Interviewed in the Telegraph, Professor Brian Cox says that universities need to work alongside schools to raise aspirations, help close the skills gap, and make pupils aware of STEM opportunities…
…Figures published this year by the Higher Education Funding Council (Hefce) have revealed that more students than ever before have been accepted on to science, technology, engineering and maths (STEM) courses – an 8 per cent rise on last year and an 18 per cent rise since 2002.
However, while these figures look promising and will certainly go some way towards addressing the skills shortage that UK industry is currently experiencing, the challenge to persuade young people to pursue a career in STEM-related subjects remains.
Yet this is one challenge that Brian Cox has taken on, giving his backing to a science summer school initiative that opened today in Tower Hamlets.
From its conception three years ago, the event – run by the St Paul’s Way Trust School – has grown from single school participation to over 30 schools in Tower Hamlets and Newham taking part.
The summer school has played a part in the complete turn around of St Paul’s Way’s performance. Seven years ago the school was failing – yet in March 2013 it was given an official ‘Outstanding’ rating by Ofsted.
By focusing on key STEM targets, including increasing the uptake of science A-levels and STEM degrees, the school this year sent 48 per cent of A-level students to study STEM related courses at Russell Group Universities. 53 per cent of those were girls.
Yet, according to Brian Cox, who is hosting the summer school, more can still be done, particularly by universities, to encourage young people to take up these subjects…
One of the main problems that Prof Cox highlights as being a barrier to aspiration, particularly among schoolchildren from deprived communities, is their lack of experience of higher education, both via family and acquaintances.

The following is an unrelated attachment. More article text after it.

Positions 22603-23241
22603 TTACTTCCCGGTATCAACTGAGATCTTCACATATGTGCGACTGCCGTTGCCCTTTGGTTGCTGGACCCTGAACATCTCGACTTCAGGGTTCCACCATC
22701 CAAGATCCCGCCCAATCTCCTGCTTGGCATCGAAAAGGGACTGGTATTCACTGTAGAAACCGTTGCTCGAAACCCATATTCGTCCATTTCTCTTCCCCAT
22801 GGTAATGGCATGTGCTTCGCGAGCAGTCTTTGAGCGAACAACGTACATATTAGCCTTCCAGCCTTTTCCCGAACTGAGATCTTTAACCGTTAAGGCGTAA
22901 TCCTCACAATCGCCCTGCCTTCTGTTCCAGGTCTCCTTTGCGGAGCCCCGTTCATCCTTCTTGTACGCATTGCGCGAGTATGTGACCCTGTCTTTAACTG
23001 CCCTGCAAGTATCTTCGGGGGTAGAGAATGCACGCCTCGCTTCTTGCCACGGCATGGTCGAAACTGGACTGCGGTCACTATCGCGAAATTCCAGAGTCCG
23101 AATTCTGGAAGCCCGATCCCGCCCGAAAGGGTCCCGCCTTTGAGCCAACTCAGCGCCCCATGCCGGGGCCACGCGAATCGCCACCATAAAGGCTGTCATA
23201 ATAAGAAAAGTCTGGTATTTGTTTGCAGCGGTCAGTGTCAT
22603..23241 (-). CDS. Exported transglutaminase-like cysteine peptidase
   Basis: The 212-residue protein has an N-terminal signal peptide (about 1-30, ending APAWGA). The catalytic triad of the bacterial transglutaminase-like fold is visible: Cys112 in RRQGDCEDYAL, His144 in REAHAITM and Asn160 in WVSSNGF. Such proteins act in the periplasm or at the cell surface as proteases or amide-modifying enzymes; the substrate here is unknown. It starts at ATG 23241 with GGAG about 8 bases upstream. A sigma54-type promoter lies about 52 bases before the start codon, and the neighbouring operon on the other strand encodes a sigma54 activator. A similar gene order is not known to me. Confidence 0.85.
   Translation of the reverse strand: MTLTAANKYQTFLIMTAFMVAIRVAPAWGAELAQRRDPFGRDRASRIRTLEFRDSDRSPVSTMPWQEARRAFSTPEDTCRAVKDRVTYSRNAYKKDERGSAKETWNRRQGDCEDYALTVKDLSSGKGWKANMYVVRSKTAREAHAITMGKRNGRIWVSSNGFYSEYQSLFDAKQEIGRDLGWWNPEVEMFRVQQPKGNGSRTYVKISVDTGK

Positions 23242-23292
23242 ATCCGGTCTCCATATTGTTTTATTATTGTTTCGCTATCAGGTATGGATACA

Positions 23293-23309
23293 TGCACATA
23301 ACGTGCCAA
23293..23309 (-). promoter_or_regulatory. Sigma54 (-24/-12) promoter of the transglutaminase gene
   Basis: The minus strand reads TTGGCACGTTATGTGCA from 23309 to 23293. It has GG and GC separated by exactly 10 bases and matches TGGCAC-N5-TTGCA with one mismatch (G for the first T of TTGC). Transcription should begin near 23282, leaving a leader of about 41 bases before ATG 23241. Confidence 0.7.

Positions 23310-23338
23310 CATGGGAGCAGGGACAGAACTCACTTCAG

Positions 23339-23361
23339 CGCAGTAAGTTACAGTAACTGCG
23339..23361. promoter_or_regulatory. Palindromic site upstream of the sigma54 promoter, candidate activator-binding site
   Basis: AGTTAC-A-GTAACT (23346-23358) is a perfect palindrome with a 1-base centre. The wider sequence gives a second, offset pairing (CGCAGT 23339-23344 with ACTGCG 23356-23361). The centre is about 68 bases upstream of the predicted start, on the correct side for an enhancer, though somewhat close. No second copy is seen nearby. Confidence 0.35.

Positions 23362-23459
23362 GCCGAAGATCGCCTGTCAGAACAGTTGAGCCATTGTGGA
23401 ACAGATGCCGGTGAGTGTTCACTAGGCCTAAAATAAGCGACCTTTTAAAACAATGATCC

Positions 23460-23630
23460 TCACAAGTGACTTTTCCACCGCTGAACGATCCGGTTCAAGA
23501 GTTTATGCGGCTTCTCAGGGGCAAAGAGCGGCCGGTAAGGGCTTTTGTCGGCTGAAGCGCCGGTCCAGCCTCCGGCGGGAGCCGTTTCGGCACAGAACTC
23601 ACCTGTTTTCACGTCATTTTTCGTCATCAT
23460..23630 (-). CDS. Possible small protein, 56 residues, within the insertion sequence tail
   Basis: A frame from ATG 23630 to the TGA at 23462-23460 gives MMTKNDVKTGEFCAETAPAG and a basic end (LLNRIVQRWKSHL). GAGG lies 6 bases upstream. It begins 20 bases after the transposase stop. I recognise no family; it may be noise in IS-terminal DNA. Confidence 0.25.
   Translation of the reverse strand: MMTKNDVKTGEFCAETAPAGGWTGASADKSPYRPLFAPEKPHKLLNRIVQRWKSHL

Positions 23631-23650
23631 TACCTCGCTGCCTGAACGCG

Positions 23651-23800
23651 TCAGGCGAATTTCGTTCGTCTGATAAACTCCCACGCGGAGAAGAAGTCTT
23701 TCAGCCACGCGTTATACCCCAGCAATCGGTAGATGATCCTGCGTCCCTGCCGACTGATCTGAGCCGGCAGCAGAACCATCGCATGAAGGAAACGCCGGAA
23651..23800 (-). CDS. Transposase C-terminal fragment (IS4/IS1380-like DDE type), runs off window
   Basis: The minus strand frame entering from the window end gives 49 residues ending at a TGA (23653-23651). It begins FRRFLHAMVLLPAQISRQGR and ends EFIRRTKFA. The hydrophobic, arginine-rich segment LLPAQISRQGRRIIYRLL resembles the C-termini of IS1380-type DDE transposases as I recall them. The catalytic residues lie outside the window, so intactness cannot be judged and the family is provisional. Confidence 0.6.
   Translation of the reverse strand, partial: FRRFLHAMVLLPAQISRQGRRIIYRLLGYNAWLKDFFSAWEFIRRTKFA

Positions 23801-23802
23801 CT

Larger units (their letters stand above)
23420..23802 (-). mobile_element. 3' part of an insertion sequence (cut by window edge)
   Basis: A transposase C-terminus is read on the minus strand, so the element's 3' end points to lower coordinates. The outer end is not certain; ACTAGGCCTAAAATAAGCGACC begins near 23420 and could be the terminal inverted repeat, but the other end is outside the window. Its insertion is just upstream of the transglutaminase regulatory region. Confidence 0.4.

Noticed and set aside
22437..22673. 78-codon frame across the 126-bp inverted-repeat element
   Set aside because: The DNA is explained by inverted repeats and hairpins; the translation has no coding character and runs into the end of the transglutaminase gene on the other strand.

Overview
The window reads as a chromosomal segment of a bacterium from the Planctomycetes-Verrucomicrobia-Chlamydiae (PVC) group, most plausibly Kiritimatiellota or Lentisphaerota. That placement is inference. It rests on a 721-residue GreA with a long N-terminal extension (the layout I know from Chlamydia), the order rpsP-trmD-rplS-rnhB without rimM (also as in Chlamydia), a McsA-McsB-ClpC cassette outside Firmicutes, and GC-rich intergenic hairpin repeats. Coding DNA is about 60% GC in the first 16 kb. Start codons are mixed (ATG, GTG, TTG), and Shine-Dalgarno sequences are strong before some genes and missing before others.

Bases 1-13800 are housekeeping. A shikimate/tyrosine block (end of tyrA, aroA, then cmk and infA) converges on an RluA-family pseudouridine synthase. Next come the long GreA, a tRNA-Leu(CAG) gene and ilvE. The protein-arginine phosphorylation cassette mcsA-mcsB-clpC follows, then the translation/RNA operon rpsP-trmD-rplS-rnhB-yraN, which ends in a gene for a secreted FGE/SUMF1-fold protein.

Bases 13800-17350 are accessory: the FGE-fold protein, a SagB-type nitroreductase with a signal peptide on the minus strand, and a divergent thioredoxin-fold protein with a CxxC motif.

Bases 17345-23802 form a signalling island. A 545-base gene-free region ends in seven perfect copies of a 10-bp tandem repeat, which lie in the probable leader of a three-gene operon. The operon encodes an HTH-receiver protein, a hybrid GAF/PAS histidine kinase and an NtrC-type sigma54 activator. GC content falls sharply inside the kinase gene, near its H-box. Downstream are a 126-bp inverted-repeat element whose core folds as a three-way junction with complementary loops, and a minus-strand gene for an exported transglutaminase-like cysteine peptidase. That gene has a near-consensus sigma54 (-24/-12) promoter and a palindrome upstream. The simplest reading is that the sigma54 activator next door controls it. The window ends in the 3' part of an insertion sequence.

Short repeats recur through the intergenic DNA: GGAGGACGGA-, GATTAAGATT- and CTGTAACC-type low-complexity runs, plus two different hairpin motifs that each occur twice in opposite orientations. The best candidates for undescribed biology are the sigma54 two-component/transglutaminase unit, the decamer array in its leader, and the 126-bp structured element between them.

Connecting universities and schools is one way that this challenge can be addressed; by connecting academics and post doctoral students with sixth form students – and younger pupils – the possible routes and opportunities become visible.
“At the moment, universities could play a bigger role in society,” he says. “At Manchester, for example, there is a vast pool of talent. The question is how can we deploy that talent as an engine of social change? How do you let business play a bigger role? How do you allow universities to play a role? There have to be financial incentives because universities are businesses.
The answer, Prof Cox continues, is never simply to hand over a lot of money. However, he does suggest that if there was funding made available, specifically to encourage universities to broaden their reach both into schools and local communities, then it would happen, because the desire is there…
If the answer to raising participation amongst schoolchildren from deprived communities comes from connecting them to academics and post doc students, which seems to make a lot of sense, how can this better be achieved? Should funding be available to get far more of them into schools, running initiatives like St Paul’s Way summer school? Should the universities be funding more of this themselves? Please tell us what you think and share any examples where you think it is already being done well…
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